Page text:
Clearly with this single comparison the case is not settled. There is no such thing as a free lunch, and in the case of the chirp/FFT method we pay by having the available drive signal power distributed over a wide frequency range. The method therefore is a trade-off between an advantage, the parallel measurement of many frequencies, and a disadvantage, a reduced signal-to-noise ratio (SNR).

Indeed, chirp/FFT and swept lock-in measurements are equally efficient in terms of signal processing - they yield roughly the same SNR in the same effective measurement time! But in many practical situations, it's the overhead (instrument communication, filter settling, device ring-up) rather than the effective measurement time which really limits the sweeper measurement speed. In our example, instrument communication limited the sweeper speed to about 10 ms per point, which is why the chirp/FFT method was much faster.

The frequency resolution of the chirp/FFT measurement is equal to fs divided by the number of points ns. Both the UHF-AWG and the UHF-DIG support up to 128 MSa memory for pushing the resolution to very high levels by increasing the number of points. If the system under test allows a measurement at reduced frequency, reducing the sampling rate fs of the AWG and Digitizer is another way to increase frequency resolution. High frequency resolution is a key requirement for testing high-Q resonators: since there should be at least a couple of points inside the resonance of such a device, the maximum number of samples directly relates to the accessible Q factors with a chirp/FFT measurement.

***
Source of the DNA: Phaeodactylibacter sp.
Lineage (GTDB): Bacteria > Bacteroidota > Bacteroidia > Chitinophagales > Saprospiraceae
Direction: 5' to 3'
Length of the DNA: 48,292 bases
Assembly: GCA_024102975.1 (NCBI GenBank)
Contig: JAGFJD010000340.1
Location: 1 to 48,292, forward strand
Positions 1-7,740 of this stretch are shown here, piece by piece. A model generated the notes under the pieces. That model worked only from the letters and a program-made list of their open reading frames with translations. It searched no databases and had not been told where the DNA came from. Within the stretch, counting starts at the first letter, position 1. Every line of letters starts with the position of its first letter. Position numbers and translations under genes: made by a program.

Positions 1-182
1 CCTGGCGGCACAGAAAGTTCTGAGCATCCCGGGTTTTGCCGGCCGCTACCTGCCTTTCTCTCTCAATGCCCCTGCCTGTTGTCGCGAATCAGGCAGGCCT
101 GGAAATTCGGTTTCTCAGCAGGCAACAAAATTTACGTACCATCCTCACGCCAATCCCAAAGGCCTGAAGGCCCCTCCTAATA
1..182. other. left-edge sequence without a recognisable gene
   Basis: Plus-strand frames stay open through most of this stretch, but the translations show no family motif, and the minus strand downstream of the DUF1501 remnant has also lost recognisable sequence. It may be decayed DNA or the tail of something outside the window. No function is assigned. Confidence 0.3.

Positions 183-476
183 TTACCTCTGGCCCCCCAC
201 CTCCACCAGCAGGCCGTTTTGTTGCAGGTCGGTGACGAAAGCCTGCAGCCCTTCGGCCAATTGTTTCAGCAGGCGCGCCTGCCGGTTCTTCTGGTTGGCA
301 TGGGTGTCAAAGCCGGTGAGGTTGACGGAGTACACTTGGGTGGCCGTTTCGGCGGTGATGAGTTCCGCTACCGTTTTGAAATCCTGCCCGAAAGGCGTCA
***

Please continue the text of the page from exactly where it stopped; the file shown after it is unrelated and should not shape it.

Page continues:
Note that the frequency resolution does not improve when reducing the frequency span fstop-fstart of the chirp! Nonetheless it's better to choose a narrow frequency range if possible as this leads to a higher SNR due to more drive power spectral density. Also the chirp rate (fstop-fstart)/T is only indirectly affecting the frequency resolution via the measurement time T.

The table below summarizes the free parameters and how the measurement is affected when increasing them.

frequency span fstop-fstartincreases measurement rangelower SNR
waveform length nsincreases frequency resolutionlonger waveform upload time
sampling rate fsincreases maximum frequencypoorer frequency resolution
number of Scope averagesincreases SNRlonger measurement time


The chirp/FFT measurement is a fast and powerful method for measuring the frequency response of linear systems. Speeding up the frequency response measurement matters, e.g. for imaging applications such as laser scanning vibrometry, due to the large number of spectra that need to be acquired. It's also welcome for the characterization of high-Q resonators (MEMS) where the sweep speed is limited by the ring-up time of the device under test.

From the discussion above, we can distill a couple of conditions indicating that the chirp/FFT method is likely to be faster than a sweeper measurement. Take them as qualitative guidelines:

  • The sweeper speed is limited by the instrument communication time.
  • The sweeper speed is limited by the device settling time (e.g., resonator ring-up time).
  • The measurement signal is strong and noise is not a big issue.

The chirp/FFT is not suited to all cases, though. The following criteria indicate that the chirp/FFT method is unsuited, or at least brings no improvement, compared to a swept lock-in measurement:

  • The sweeper speed is limited by noise and averaging time.
  • The required frequency resolution exceeds the limits set by the UHF-AWG and UHF-DIG memory.
  • The device under test is nonlinear.

Finally, here are the links for downloading:

Acknowledgments: Thanks to Prof. Christian Rembe (TU Clausthal) for his clear introduction to the subject and to Niels Haandbaek for essential contributions to this blog post.


  1. M. A. Schroeder, “Synthesis of low peak-factor signals and binary sequences of low autocorrelation”, IEEE Trans. Info. Theory, vol. 16, pp. 85–89, 1970, DOI: 10.1109/TIT.1970.1054411.